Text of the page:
Forget the elections! Join the best party around—the Mario Party!
Mario Party has quickly become a staple in the Nintendo Universe since it was first introduced on the N64 in 1999. And while many claim the series outstayed its welcome with Mario Party 3, Nintendo ignored them and has made yet another installment, this time for the GameCube. And while very little is added, Mario Party 4 proves there’s still some life in the series after all!
Anyone who has played a Mario Party game before knows what to expect: four Mario characters battling it out for bragging rights. In the standard mode of play, Party Mode, up to four humans compete in a not-so-traditional board game, with computer-controlled characters filling in the empty spaces. The overall goal is to get the most stars, which are usually obtained by beating the others to a certain board space and spending 20 coins, or by winning various awards at the game’s end. Players usually move ahead by rolling a die, though various items and board events also play a key role in advancement.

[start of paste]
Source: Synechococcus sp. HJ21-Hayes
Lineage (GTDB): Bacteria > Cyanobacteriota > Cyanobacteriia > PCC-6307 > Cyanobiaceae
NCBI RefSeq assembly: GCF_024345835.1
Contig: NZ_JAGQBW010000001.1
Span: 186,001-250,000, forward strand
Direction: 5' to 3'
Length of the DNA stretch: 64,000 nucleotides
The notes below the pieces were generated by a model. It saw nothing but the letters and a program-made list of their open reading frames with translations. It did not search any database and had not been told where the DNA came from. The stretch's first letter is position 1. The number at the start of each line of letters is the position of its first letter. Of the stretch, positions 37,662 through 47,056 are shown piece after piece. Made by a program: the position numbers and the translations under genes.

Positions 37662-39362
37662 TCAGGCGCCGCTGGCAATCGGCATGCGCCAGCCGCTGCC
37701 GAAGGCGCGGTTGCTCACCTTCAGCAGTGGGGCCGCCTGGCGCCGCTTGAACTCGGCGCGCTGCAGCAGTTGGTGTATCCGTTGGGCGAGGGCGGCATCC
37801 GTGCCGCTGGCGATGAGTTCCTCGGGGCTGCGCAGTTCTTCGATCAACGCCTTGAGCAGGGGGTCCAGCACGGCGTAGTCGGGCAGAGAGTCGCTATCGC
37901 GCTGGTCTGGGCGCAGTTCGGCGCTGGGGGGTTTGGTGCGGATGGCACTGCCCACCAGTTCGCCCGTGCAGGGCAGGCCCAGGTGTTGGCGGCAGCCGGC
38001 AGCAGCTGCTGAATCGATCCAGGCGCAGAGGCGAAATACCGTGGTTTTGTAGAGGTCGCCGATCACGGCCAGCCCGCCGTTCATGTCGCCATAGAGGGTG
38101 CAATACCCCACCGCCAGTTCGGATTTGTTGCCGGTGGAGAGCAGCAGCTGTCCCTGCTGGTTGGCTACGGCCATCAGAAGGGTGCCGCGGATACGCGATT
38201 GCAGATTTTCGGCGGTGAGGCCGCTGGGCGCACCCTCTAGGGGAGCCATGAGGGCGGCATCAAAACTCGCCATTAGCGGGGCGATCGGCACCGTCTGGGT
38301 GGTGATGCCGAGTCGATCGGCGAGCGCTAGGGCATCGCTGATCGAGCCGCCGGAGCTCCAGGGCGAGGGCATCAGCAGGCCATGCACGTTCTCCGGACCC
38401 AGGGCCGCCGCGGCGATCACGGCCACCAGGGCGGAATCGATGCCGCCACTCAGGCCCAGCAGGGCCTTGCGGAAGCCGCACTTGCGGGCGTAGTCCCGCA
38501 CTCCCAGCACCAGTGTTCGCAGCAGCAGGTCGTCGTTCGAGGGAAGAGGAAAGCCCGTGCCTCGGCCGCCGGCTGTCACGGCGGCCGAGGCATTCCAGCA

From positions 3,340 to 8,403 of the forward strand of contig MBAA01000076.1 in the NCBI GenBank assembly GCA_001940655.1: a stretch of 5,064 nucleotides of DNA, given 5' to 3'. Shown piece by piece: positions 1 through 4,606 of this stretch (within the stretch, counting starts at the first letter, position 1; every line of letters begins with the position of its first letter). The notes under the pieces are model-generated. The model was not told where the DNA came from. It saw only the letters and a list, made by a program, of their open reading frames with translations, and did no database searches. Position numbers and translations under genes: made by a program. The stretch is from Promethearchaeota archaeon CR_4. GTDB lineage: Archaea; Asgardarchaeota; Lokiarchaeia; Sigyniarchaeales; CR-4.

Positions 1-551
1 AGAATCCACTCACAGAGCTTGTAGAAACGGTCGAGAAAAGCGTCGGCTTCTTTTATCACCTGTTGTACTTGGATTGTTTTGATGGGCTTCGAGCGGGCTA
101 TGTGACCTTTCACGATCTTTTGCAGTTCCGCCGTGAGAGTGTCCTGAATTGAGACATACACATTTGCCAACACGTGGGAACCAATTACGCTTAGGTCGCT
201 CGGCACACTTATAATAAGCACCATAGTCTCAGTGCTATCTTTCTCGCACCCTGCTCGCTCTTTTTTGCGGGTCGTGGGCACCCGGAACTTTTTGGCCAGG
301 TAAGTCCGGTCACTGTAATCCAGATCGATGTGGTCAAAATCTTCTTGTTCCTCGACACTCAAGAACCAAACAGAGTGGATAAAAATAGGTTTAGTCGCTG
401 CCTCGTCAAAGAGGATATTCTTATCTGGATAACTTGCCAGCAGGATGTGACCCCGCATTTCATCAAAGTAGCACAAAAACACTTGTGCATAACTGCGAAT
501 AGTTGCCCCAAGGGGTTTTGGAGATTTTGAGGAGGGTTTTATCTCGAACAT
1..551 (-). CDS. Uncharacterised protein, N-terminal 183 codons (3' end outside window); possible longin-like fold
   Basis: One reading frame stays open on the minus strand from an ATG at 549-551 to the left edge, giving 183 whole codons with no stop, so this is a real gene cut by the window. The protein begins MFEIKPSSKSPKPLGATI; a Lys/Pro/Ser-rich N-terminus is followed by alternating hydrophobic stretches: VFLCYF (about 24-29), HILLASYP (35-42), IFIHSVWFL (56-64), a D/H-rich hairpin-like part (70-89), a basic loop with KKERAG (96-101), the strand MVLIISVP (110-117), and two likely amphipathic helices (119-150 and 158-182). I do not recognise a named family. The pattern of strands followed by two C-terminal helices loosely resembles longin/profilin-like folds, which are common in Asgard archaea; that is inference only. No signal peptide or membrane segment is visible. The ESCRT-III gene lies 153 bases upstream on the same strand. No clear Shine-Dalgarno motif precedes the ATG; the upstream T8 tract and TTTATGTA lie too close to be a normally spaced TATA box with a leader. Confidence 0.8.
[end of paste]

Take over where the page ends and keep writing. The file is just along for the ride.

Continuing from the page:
But things aren’t so simple. As in previous Mario Party games, opponents will have the chance to cheat, steal, and otherwise bamboozle each other in a greedy scramble to be the best. As expected, most boards have devious little details that can make all the difference. Also, many classic items and events make a return, either physically or spiritually, and the newly-added Mega and Mini mushrooms add to the chaos. For some reason Nintendo doesn’t call them “Super” and “Poison” like in every other Mario game, but they do the same thing. Using a Mega or Super Mega Mushroom will make the player’s character huge, letting the character roll two or three dice, respectively. Giant characters stomp over opponents they pass, stealing 10 coins, but gargantuan mascots also pass almost all board events—including stars. Mini and Super Mini mushrooms make characters tiny, meaning their dice only go up to 5. But being mini isn’t necessarily a negative, as smaller characters can fit through narrow short-cuts and play extra mini-games, and tacticians will sometimes find a low roll more desirable. And since it’s Mario Party, there’s also a Mega-Mini Hammer item, used to make an opponent become either Mega or Mini against his or her will and possibly turn the tides! The system works well and is a natural extension to the franchise’s well-founded design.